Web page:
527 F2d 1388 Mapp v. Board of Education of City of Chattanooga

527 F.2d 1388

James Jonathan MAPP et al., Plaintiffs-Appellants,
v.
The BOARD OF EDUCATION OF the CITY OF CHATTANOOGA et al.,
Defendants-Appellees.

No. 74--2100.

United States Court of Appeals,
Sixth Circuit.

Jan. 27, 1976.

Before WEICK, EDWARDS and ENGEL, Circuit Judges.

ORDER

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1

This cause, 6 Cir., 525 F.2d 169, came on for hearing on the petition for rehearing with a suggestion that it be reheard en banc.

2

Judges Edwards and McCree having requested en banc rehearing for the reasons set forth in Judge Edwards' dissenting opinion, but it appearing to the court that less than a majority of the court has voted in favor thereof, the petition for rehearing was referred to the panel which originally heard the appeal and was determined not to be well taken, Judge Edwards dissenting.

3

It is therefore ordered that the petition for rehearing be denied.

4

EDWARDS, Circuit Judge (dissenting).

5

Although the Board of Education of the City of Chattanooga has at long last, under orders of the Supreme Court of the United States, this court, and the United States District Court, proceeded to bring both its grade schools and junior high schools into compliance with the Constitution of the United States, as to two of its high schools it has signally failed to do so. The majority opinion of this court would establish as law the proposition that approximately 60% of the black children of the Chattanooga high school system may be continued forever in complete segregation in all black high schools. The two black high schools at issue were built as such under state law that required a racially dual school system and have been continuously segregated as such down to this very moment.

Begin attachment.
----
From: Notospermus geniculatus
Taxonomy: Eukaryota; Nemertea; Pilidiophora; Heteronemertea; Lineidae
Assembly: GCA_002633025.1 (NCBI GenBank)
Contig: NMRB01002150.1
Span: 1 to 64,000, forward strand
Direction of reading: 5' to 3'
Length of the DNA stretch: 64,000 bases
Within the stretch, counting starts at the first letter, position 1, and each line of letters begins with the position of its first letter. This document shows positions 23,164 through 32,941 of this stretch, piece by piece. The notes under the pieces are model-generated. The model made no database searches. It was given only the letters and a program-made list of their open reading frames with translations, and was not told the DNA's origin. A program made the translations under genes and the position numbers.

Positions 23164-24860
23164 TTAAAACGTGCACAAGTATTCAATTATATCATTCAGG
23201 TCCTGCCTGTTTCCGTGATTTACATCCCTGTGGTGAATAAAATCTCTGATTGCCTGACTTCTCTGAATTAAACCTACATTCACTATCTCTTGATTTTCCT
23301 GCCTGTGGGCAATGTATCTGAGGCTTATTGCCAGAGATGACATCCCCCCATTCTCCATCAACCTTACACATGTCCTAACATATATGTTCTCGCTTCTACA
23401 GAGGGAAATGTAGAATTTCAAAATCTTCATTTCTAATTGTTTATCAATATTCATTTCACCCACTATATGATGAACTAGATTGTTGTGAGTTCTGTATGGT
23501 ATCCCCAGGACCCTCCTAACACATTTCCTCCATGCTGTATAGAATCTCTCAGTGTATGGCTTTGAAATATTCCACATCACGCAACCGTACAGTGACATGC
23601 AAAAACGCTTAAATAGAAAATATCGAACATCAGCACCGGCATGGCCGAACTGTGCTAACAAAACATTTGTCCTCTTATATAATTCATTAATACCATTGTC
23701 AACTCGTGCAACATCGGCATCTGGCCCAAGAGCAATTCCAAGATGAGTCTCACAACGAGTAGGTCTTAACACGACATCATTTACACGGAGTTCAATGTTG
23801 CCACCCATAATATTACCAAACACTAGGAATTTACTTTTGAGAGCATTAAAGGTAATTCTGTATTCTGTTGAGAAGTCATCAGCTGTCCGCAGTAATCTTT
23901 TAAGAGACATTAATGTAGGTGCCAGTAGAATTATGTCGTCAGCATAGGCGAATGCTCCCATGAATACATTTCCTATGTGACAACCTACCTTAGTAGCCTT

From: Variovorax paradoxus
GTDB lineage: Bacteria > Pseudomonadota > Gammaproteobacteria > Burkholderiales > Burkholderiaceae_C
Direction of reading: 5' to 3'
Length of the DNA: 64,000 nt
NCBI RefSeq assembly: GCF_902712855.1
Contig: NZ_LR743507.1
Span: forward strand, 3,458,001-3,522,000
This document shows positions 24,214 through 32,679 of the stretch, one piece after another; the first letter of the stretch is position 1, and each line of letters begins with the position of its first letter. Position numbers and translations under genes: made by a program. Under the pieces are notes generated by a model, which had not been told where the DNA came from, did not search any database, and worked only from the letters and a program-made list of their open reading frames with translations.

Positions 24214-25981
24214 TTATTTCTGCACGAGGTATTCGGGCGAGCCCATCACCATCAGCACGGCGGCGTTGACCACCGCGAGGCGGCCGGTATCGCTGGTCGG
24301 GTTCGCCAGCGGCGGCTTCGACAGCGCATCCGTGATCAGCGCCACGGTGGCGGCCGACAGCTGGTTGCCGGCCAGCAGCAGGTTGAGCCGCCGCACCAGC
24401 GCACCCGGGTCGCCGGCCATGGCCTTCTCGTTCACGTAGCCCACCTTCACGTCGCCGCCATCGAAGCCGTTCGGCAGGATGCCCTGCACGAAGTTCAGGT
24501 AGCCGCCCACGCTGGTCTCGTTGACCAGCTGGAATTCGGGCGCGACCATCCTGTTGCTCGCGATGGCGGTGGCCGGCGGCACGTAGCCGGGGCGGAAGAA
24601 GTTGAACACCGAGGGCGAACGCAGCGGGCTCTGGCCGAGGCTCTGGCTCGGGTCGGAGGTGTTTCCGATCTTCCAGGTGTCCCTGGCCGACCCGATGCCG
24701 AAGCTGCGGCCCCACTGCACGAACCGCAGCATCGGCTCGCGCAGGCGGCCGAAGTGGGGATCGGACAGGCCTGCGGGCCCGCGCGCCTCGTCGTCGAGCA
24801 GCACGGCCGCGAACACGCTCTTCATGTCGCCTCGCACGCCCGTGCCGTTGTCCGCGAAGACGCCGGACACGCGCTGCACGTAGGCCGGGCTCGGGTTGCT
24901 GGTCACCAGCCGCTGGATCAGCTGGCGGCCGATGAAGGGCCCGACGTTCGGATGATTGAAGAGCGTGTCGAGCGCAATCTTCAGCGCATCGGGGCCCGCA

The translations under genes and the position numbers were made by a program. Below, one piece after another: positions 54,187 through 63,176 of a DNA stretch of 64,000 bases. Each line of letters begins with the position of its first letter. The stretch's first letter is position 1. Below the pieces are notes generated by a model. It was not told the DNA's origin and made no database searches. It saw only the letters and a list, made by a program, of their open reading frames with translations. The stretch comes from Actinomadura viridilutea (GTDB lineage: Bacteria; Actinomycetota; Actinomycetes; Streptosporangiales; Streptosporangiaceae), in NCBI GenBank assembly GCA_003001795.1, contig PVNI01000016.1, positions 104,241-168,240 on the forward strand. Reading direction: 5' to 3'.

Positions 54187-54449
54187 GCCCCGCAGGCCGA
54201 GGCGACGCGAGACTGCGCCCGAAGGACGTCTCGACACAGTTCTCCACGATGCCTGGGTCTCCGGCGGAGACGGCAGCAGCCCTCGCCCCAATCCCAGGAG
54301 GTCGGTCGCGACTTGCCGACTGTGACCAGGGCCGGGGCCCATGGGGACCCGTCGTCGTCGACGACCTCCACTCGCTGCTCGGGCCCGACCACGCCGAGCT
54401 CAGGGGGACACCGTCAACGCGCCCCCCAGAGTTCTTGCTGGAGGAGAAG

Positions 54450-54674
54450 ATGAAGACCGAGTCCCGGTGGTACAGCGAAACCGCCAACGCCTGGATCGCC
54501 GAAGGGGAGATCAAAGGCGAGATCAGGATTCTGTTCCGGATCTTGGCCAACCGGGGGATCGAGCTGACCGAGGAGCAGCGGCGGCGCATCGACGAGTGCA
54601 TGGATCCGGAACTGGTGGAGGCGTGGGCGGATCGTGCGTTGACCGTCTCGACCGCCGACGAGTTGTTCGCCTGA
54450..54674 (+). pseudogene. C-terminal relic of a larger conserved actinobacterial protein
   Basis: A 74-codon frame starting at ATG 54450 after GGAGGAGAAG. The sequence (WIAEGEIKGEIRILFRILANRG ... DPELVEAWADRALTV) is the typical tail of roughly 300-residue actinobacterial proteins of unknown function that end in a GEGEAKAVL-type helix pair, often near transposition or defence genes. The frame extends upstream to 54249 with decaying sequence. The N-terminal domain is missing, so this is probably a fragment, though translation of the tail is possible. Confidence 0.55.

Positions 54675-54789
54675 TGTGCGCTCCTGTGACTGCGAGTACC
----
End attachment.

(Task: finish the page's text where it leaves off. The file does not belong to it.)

6

There can be no doubt that the two black high schools are racially separate public schools established and maintained by state action and that as to these schools there has been no desegregation at all. In my judgment it simply cannot be said with any accuracy that the possibilities for successful desegregation have been exhausted. As to these schools the School Board should be required to propose a new and realistic and effective plan to meet its constitutional duty.

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